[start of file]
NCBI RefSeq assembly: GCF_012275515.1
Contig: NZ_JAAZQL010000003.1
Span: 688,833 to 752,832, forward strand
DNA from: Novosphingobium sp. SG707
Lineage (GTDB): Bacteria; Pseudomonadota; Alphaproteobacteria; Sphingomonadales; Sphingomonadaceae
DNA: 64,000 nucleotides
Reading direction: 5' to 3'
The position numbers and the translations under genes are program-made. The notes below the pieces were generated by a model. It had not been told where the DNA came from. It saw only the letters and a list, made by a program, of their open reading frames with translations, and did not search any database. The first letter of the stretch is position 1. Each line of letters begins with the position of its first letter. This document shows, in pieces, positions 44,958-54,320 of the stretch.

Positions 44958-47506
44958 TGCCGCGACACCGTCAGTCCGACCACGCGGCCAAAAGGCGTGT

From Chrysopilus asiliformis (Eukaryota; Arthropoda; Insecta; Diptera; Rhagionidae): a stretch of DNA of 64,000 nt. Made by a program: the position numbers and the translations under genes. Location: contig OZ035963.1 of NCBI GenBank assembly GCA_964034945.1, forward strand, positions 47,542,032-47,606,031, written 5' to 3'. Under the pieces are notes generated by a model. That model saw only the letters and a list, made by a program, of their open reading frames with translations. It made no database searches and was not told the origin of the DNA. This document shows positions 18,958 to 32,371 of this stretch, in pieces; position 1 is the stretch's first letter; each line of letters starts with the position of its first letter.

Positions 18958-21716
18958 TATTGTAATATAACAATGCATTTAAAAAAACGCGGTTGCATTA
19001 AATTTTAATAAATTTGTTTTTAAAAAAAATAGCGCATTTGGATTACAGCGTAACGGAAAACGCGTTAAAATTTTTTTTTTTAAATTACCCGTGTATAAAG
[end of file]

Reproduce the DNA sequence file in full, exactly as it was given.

NCBI RefSeq assembly: GCF_012275515.1
Contig: NZ_JAAZQL010000003.1
Span: 688,833 to 752,832, forward strand
DNA from: Novosphingobium sp. SG707
Lineage (GTDB): Bacteria; Pseudomonadota; Alphaproteobacteria; Sphingomonadales; Sphingomonadaceae
DNA: 64,000 nucleotides
Reading direction: 5' to 3'
The position numbers and the translations under genes are program-made. The notes below the pieces were generated by a model. It had not been told where the DNA came from. It saw only the letters and a list, made by a program, of their open reading frames with translations, and did not search any database. The first letter of the stretch is position 1. Each line of letters begins with the position of its first letter. This document shows, in pieces, positions 44,958-54,320 of the stretch.

Positions 44958-47506
44958 TGCCGCGACACCGTCAGTCCGACCACGCGGCCAAAAGGCGTGT

From Chrysopilus asiliformis (Eukaryota; Arthropoda; Insecta; Diptera; Rhagionidae): a stretch of DNA of 64,000 nt. Made by a program: the position numbers and the translations under genes. Location: contig OZ035963.1 of NCBI GenBank assembly GCA_964034945.1, forward strand, positions 47,542,032-47,606,031, written 5' to 3'. Under the pieces are notes generated by a model. That model saw only the letters and a list, made by a program, of their open reading frames with translations. It made no database searches and was not told the origin of the DNA. This document shows positions 18,958 to 32,371 of this stretch, in pieces; position 1 is the stretch's first letter; each line of letters starts with the position of its first letter.

Positions 18958-21716
18958 TATTGTAATATAACAATGCATTTAAAAAAACGCGGTTGCATTA
19001 AATTTTAATAAATTTGTTTTTAAAAAAAATAGCGCATTTGGATTACAGCGTAACGGAAAACGCGTTAAAATTTTTTTTTTTAAATTACCCGTGTATAAAG